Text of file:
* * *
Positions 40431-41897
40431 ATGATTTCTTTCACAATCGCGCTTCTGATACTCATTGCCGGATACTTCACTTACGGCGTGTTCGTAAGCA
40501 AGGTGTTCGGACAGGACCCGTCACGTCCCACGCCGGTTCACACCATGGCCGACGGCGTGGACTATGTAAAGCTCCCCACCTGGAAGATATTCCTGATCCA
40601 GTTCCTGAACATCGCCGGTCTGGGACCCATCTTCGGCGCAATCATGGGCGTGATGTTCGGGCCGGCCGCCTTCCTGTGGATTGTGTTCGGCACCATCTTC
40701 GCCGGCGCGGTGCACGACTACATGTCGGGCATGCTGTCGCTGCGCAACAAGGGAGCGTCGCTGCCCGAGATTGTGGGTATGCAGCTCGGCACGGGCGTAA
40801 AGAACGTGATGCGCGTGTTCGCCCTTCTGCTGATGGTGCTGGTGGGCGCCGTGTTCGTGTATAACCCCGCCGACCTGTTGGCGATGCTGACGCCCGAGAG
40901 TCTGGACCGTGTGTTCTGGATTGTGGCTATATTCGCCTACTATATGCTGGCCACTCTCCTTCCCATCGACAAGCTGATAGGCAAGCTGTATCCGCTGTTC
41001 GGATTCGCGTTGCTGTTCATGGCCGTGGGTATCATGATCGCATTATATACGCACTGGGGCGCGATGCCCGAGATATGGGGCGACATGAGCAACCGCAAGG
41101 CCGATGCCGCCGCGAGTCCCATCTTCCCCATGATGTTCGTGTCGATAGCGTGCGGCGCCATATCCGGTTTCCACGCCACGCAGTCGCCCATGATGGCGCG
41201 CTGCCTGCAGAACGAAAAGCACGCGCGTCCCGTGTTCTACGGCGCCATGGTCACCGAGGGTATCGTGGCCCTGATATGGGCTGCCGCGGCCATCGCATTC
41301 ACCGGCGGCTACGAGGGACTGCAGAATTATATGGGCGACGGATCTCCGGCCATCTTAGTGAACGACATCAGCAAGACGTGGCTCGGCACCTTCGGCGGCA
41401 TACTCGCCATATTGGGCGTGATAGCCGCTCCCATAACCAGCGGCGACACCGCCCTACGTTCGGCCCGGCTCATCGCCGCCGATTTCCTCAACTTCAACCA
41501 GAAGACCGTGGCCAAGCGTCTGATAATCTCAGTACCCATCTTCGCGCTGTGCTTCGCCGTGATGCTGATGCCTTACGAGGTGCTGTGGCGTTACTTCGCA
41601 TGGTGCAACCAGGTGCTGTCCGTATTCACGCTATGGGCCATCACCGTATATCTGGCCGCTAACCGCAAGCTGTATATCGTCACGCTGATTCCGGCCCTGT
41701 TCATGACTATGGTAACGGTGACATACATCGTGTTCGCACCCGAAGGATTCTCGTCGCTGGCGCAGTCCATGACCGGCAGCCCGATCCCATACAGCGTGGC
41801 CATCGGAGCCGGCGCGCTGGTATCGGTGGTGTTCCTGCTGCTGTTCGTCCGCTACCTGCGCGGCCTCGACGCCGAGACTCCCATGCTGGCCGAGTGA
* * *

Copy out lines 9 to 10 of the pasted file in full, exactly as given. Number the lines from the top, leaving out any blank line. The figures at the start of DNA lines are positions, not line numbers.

41101 CCGATGCCGCCGCGAGTCCCATCTTCCCCATGATGTTCGTGTCGATAGCGTGCGGCGCCATATCCGGTTTCCACGCCACGCAGTCGCCCATGATGGCGCG
41201 CTGCCTGCAGAACGAAAAGCACGCGCGTCCCGTGTTCTACGGCGCCATGGTCACCGAGGGTATCGTGGCCCTGATATGGGCTGCCGCGGCCATCGCATTC